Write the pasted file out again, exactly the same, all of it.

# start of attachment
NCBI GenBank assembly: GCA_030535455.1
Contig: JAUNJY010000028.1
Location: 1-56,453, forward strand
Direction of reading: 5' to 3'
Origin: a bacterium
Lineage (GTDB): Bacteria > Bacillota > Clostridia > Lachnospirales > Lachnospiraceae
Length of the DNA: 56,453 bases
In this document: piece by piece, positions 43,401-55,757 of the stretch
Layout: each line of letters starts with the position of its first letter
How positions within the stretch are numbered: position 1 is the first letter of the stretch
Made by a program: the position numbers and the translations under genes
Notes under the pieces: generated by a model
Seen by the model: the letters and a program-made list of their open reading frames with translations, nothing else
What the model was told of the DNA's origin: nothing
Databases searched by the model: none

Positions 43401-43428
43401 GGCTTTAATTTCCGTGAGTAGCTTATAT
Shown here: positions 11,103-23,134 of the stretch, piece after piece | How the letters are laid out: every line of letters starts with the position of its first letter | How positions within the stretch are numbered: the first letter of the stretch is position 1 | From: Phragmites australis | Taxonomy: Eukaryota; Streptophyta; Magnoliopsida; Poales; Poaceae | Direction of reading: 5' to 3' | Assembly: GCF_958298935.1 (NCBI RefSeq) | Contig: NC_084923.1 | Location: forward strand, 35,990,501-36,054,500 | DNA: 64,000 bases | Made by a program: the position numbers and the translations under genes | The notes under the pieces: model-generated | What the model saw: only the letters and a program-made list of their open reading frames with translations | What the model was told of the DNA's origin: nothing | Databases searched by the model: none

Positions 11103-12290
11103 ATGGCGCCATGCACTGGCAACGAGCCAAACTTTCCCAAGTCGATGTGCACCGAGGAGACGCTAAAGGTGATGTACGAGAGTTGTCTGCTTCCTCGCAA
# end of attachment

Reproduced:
NCBI GenBank assembly: GCA_030535455.1
Contig: JAUNJY010000028.1
Location: 1-56,453, forward strand
Direction of reading: 5' to 3'
Origin: a bacterium
Lineage (GTDB): Bacteria > Bacillota > Clostridia > Lachnospirales > Lachnospiraceae
Length of the DNA: 56,453 bases
In this document: piece by piece, positions 43,401-55,757 of the stretch
Layout: each line of letters starts with the position of its first letter
How positions within the stretch are numbered: position 1 is the first letter of the stretch
Made by a program: the position numbers and the translations under genes
Notes under the pieces: generated by a model
Seen by the model: the letters and a program-made list of their open reading frames with translations, nothing else
What the model was told of the DNA's origin: nothing
Databases searched by the model: none

Positions 43401-43428
43401 GGCTTTAATTTCCGTGAGTAGCTTATAT
Shown here: positions 11,103-23,134 of the stretch, piece after piece | How the letters are laid out: every line of letters starts with the position of its first letter | How positions within the stretch are numbered: the first letter of the stretch is position 1 | From: Phragmites australis | Taxonomy: Eukaryota; Streptophyta; Magnoliopsida; Poales; Poaceae | Direction of reading: 5' to 3' | Assembly: GCF_958298935.1 (NCBI RefSeq) | Contig: NC_084923.1 | Location: forward strand, 35,990,501-36,054,500 | DNA: 64,000 bases | Made by a program: the position numbers and the translations under genes | The notes under the pieces: model-generated | What the model saw: only the letters and a program-made list of their open reading frames with translations | What the model was told of the DNA's origin: nothing | Databases searched by the model: none

Positions 11103-12290
11103 ATGGCGCCATGCACTGGCAACGAGCCAAACTTTCCCAAGTCGATGTGCACCGAGGAGACGCTAAAGGTGATGTACGAGAGTTGTCTGCTTCCTCGCAA